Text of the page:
This blog post was originally written by Piotr Włodarek on his TheSingularity.pl blog. I liked it so much that I translated it to English, so that it can reach a broader audience.
Some people argue that TDD slows down the development process. If you want to follow this opinion here's what you should do:
- Write tests after writing the production code.
- Waste no time thinking about designing, simply jump straight into the TDD loop and do 100% of the design work there. You'll have a chance to change your code and tests structure over and over again.
- Learn how to write test scenarios completely on your own, don't bother watching any screencasts and don't read any books on the topic.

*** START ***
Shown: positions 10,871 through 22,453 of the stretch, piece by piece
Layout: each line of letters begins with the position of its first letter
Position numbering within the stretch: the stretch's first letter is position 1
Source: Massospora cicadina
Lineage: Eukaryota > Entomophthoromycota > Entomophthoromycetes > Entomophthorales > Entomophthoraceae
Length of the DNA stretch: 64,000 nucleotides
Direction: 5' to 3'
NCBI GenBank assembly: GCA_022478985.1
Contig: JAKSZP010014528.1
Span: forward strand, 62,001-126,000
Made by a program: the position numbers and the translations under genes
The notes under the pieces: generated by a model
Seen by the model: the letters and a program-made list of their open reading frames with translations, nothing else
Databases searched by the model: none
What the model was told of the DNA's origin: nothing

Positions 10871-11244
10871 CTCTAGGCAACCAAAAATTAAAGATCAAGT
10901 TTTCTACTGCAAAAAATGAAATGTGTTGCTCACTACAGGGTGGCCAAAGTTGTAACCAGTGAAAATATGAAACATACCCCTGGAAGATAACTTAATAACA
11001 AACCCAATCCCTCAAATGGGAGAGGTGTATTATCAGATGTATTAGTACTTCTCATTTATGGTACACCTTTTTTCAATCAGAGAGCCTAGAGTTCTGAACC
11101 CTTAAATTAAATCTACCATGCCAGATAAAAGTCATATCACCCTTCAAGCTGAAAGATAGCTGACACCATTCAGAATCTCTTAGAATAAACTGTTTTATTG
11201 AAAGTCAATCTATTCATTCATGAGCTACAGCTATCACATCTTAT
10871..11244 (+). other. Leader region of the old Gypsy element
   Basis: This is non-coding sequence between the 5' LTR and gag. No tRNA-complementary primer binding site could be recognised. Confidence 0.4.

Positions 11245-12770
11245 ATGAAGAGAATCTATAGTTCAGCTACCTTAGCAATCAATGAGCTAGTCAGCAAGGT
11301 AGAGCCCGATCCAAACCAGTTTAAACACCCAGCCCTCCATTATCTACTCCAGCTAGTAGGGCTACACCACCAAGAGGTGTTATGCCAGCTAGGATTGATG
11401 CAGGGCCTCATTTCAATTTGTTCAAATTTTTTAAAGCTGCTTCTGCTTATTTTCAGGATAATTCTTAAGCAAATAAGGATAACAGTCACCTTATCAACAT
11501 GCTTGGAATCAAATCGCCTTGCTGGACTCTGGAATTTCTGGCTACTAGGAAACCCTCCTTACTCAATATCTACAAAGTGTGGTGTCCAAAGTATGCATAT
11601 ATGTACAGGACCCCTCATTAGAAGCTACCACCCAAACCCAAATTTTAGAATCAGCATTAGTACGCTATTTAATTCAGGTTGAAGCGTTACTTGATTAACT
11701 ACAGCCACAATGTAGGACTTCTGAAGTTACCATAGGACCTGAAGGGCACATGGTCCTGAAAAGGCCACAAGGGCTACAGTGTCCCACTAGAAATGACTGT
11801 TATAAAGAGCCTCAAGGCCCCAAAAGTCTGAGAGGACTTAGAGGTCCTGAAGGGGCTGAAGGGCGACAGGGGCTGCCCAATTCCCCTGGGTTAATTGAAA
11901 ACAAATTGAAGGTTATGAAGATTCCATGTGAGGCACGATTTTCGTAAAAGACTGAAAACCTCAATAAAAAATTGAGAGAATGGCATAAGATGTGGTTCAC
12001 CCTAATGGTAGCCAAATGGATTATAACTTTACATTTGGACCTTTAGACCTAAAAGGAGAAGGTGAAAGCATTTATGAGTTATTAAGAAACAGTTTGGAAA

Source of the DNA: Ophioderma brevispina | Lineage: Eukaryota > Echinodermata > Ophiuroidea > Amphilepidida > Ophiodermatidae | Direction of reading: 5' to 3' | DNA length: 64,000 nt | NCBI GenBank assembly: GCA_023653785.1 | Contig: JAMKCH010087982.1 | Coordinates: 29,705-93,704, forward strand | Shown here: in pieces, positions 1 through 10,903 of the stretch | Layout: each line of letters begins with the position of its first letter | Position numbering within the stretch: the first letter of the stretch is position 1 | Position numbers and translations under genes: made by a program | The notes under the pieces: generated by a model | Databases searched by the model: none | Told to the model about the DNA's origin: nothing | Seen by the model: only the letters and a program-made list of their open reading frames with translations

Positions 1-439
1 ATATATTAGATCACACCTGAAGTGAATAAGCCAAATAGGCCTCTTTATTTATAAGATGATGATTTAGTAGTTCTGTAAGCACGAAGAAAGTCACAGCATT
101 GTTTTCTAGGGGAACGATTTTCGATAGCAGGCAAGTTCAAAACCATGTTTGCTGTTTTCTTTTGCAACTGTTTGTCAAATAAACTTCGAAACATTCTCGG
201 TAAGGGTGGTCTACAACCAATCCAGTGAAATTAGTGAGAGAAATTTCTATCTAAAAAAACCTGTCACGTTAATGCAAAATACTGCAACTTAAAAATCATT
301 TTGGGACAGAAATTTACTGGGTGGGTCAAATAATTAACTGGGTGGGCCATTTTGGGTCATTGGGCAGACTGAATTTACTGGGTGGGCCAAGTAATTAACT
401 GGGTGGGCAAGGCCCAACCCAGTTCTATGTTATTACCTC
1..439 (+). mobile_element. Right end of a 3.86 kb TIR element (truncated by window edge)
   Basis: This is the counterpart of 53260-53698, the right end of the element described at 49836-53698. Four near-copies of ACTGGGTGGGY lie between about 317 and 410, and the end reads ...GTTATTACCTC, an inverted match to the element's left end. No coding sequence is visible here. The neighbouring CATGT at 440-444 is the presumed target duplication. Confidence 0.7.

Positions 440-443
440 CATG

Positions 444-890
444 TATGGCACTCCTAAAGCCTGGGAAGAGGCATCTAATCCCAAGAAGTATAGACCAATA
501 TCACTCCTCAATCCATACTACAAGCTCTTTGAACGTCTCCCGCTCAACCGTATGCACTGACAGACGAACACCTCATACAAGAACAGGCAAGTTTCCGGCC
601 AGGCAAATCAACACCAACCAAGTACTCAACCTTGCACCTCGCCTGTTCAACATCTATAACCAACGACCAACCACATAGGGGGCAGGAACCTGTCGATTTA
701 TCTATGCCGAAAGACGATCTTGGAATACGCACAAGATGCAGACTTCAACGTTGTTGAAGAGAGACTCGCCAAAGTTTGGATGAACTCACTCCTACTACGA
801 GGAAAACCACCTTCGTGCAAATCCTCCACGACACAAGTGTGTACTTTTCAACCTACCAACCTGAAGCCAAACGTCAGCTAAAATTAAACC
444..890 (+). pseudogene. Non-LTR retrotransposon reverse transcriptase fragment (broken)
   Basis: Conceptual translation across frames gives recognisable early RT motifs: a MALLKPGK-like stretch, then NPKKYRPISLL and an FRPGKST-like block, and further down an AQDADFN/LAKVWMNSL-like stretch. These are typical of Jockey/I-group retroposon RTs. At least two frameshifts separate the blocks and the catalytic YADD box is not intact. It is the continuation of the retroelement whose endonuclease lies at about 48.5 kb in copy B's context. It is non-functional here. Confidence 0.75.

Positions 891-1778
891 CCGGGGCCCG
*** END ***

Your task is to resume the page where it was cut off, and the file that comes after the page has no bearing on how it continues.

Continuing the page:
- Make sure your tests load at least half a minute before they actually start testing anything. You can easily achieve that by loading the whole framework and working with your old crappy HDD.
- Make sure all the features are tested through the GUI (by driving a web browser or desktop GUI window).
- Make sure all your tests depend on the database.
- Manually find the corresponding test file and the production code.
- Navigate between desktops, windows, tabs only to find the tests starting script.
- Try to write as few classes as possible to ensure every class has multiple unrelated responsibilities. These are guaranteed to be a testing nightmare.
- Write beautiful step definitions in Cucumber even if your customer doesn't care about reading your specs (or perhaps you don't even have a customer yet).